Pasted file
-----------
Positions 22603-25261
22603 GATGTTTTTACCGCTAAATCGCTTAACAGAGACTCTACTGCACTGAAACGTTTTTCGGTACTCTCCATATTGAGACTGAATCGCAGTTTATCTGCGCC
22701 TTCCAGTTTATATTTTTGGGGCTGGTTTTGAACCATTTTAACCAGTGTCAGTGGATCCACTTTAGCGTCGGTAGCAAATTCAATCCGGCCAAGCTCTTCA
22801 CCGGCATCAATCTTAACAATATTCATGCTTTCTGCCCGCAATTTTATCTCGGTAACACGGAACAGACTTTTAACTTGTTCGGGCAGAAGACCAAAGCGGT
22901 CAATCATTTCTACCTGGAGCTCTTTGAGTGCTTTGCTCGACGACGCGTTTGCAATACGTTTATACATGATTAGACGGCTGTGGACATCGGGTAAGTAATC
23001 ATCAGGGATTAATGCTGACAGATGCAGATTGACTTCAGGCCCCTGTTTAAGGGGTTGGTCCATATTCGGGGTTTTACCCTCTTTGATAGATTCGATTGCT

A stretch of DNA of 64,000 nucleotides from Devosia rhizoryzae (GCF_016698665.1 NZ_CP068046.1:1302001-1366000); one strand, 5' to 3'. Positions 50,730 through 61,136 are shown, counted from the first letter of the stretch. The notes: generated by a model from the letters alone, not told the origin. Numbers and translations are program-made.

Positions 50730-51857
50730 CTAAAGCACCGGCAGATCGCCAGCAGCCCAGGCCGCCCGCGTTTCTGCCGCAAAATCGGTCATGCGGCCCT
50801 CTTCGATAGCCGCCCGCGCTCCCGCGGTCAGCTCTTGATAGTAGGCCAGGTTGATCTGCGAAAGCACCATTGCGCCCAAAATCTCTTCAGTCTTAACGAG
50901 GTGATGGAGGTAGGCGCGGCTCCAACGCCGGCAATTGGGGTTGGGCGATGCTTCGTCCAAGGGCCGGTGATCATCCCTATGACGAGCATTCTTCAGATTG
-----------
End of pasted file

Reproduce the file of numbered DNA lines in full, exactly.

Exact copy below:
Positions 22603-25261
22603 GATGTTTTTACCGCTAAATCGCTTAACAGAGACTCTACTGCACTGAAACGTTTTTCGGTACTCTCCATATTGAGACTGAATCGCAGTTTATCTGCGCC
22701 TTCCAGTTTATATTTTTGGGGCTGGTTTTGAACCATTTTAACCAGTGTCAGTGGATCCACTTTAGCGTCGGTAGCAAATTCAATCCGGCCAAGCTCTTCA
22801 CCGGCATCAATCTTAACAATATTCATGCTTTCTGCCCGCAATTTTATCTCGGTAACACGGAACAGACTTTTAACTTGTTCGGGCAGAAGACCAAAGCGGT
22901 CAATCATTTCTACCTGGAGCTCTTTGAGTGCTTTGCTCGACGACGCGTTTGCAATACGTTTATACATGATTAGACGGCTGTGGACATCGGGTAAGTAATC
23001 ATCAGGGATTAATGCTGACAGATGCAGATTGACTTCAGGCCCCTGTTTAAGGGGTTGGTCCATATTCGGGGTTTTACCCTCTTTGATAGATTCGATTGCT

A stretch of DNA of 64,000 nucleotides from Devosia rhizoryzae (GCF_016698665.1 NZ_CP068046.1:1302001-1366000); one strand, 5' to 3'. Positions 50,730 through 61,136 are shown, counted from the first letter of the stretch. The notes: generated by a model from the letters alone, not told the origin. Numbers and translations are program-made.

Positions 50730-51857
50730 CTAAAGCACCGGCAGATCGCCAGCAGCCCAGGCCGCCCGCGTTTCTGCCGCAAAATCGGTCATGCGGCCCT
50801 CTTCGATAGCCGCCCGCGCTCCCGCGGTCAGCTCTTGATAGTAGGCCAGGTTGATCTGCGAAAGCACCATTGCGCCCAAAATCTCTTCAGTCTTAACGAG
50901 GTGATGGAGGTAGGCGCGGCTCCAACGCCGGCAATTGGGGTTGGGCGATGCTTCGTCCAAGGGCCGGTGATCATCCCTATGACGAGCATTCTTCAGATTG